Once you have built an understanding about the change and why it’s happening, the next step is building conviction to get involved with the journey and to jump in with enthusiasm. The aim here is to help your people to move from “I understand what’s being asked of me” to “I understand what’s being asked of me – it makes sense and I want to be a part of it.” Building trust at this stage is vital and communicating the change honestly and transparently to your people will help to create the culture you need to take change successfully forward into the business. A sense of involvement and a connection with the rationale for change will help your people say “Yes, I’m in because I believe it will make a difference to me and the organisation and it will help me make a difference to others too.”
3. Road-mapping: creating a clear pathway forwards people can embrace
People will jump on board with change if they believe in it – and also if it’s easy to take part. Providing a clear route forward that people can enthusiastically join in with, is essential to carry people along on the journey with you. Leaders need to communicate the process to be followed and set clear expectations of teams, alongside the tailored believable case, to make sure everyone is clear about their role in delivering the change, and how they will be supported to do it.
Role modelling is also vital at this stage to emulate the behaviours needed for successful change. Your people need to see their leaders behaving differently and their colleagues and co-workers modelling the new behaviour. Individuals often consciously align their own thinking and behaviour with those of other people—to learn and to determine what’s right. So, providing a behavioural roadmap as well as a practical activity-based will help your people understand the actions they need to take.
4. Ability: equipping people with the skills they need to behave differently
Once your teams believe that change is required and are bought into it, you can focus on preparing them and providing them with the tools they need to deal with whatever comes their way. Here leaders need to equip their people with the skills they need to behave differently – and ensure they have opportunities to practice and demonstrate the new behaviours in their roles. Teams need to have a collective mindset of ownership and responsibility, optimism, respect for each other and a strong belief that they really can and do make a difference.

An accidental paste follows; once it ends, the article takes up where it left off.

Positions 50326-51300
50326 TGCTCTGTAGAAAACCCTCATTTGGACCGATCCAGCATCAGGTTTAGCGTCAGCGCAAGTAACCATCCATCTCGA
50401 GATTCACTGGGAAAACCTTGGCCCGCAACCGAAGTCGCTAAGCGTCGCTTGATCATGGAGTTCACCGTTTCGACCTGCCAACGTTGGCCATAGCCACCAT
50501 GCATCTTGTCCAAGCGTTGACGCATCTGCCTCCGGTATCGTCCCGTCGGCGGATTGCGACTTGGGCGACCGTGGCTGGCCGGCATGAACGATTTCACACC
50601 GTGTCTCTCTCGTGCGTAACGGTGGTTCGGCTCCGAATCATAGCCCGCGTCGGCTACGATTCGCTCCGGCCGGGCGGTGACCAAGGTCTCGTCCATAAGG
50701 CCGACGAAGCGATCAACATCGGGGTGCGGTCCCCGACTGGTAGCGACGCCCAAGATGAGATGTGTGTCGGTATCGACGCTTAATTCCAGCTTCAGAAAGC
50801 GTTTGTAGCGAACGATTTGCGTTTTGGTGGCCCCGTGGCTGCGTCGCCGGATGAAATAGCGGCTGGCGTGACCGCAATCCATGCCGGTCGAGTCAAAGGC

We utilise our MGI Mindset, Language and Actions Toolkit with organisations to ensure team members and leaders alike have the skills to:
- Evaluate situations critically and come up with proactive options, alternatives, and solutions
- Self-manage their emotions and reactions to the necessary change
- Create and maintain positive momentum using effective, positive communication and language
- Exhibit high levels of collaboration, co-creation, and cooperation with colleagues and team members.
5. Reward: delivering associations and consequences that shape behaviour
Once your people are involved in the change programme and working towards embracing new behaviours for the long term, leaders need to address the question “Is it worthwhile to keep going and see this through?”. It’s critical for leaders to reinforce and reward changes in behaviour and ensure systems, structures and processes support the changes your people are being asked to make. Offering reward for demonstrating the right behaviours and openly recognising them throughout the programme and beyond, will help to keep up continuous momentum. A rewards programme, coupled with the consistent communication of the positive outcomes being delivered by the change and constant reminders of the personal benefits to be gained, will be a powerful combination to help your people see it through.